Borderline personality disorder (BPD) is a mental disorder that affects the way you perceive yourself and others. Those with BPD can have difficulty regulating their emotions, face issues with self image, and experience a pattern of unstable relationships. At the core of the disorder is an intense fear of abandonment, which can make romantic relationships particularly difficult. It is estimated 1.6% of the general population has BPD, and if you are in a relationship with someone who has—or you suspect may have—BPD, it’s important to educate yourself about the disorder, for the benefit of your relationship. But don’t get ahead of yourself…
First, you need a diagnosis
You may recognize aspects of BPD from their portrayal in popular media, and the benefits of diagnosis have even played out publicly via headlines in recent years. Actor Pete Davidson has famously been vocal about his struggles with BPD, and has said he feared his diagnosis would prevent him from having a healthy relationship with his one-time fiancée Ariana Grande. Ultimately, though, putting a name to his experiences was helpful to him: “I got diagnosed with BPD a few years ago,” Davidson later said in an interview published in Variety, “and I was always just so confused all the time, and just thought something was wrong and didn’t know how to deal with it… then when someone finally tells you, the weight of the world feels lifted off your shoulders. You feel so much better”.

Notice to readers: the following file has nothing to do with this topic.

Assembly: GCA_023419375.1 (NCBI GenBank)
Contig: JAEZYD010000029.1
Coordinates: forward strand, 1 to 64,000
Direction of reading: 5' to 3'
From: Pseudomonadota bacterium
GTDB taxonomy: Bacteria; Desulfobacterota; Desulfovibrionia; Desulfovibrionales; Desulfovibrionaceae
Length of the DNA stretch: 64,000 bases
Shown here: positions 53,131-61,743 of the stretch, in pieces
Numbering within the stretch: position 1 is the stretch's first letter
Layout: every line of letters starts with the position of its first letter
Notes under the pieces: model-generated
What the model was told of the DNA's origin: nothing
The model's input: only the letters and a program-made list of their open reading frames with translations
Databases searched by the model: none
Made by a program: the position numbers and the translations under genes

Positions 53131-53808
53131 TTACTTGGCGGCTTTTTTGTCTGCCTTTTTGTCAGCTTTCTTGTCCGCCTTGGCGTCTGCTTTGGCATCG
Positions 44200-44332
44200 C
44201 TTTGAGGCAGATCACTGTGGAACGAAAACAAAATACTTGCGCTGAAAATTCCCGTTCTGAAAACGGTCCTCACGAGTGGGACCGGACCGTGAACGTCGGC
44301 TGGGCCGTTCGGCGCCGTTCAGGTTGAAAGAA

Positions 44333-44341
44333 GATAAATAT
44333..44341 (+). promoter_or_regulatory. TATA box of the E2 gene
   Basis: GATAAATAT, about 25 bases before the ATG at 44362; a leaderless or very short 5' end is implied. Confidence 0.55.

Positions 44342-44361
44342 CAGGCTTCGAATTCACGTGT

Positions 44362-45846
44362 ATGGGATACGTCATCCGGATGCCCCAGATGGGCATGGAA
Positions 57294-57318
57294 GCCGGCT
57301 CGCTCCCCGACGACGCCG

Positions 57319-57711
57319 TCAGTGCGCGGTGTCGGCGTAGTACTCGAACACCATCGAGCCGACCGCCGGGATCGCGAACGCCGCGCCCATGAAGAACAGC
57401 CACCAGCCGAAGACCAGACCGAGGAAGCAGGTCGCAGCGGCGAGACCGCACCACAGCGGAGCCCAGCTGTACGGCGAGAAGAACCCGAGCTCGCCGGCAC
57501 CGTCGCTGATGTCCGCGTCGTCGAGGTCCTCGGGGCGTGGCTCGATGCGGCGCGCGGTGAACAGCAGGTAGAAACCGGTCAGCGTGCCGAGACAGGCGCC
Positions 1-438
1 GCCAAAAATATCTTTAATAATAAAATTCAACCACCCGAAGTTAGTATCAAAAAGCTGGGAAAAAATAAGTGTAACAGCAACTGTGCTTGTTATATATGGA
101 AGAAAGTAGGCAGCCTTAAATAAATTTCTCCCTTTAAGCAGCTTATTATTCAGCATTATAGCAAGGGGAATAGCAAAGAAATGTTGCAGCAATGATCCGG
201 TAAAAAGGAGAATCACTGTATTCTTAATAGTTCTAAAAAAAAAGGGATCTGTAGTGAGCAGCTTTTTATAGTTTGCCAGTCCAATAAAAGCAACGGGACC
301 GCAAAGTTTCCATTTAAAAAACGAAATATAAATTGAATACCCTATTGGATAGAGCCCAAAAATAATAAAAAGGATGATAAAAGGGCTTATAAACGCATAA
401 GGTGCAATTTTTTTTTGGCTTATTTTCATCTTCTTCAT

While a diagnosis can definitely be helpful to someone who has BPD, it’s important to not attempt to diagnose someone yourself. Dr. Lawrence Tucker, a Newport Beach therapist, recommends approaching someone gently, when they are in a stable mood, and suggesting they see a professional—but without mentioning BPD specifically. “Just tell them their behavior is worrisome to you because you love them and want them to be happy,” Tucker advises. “Offer your support every step of the way.”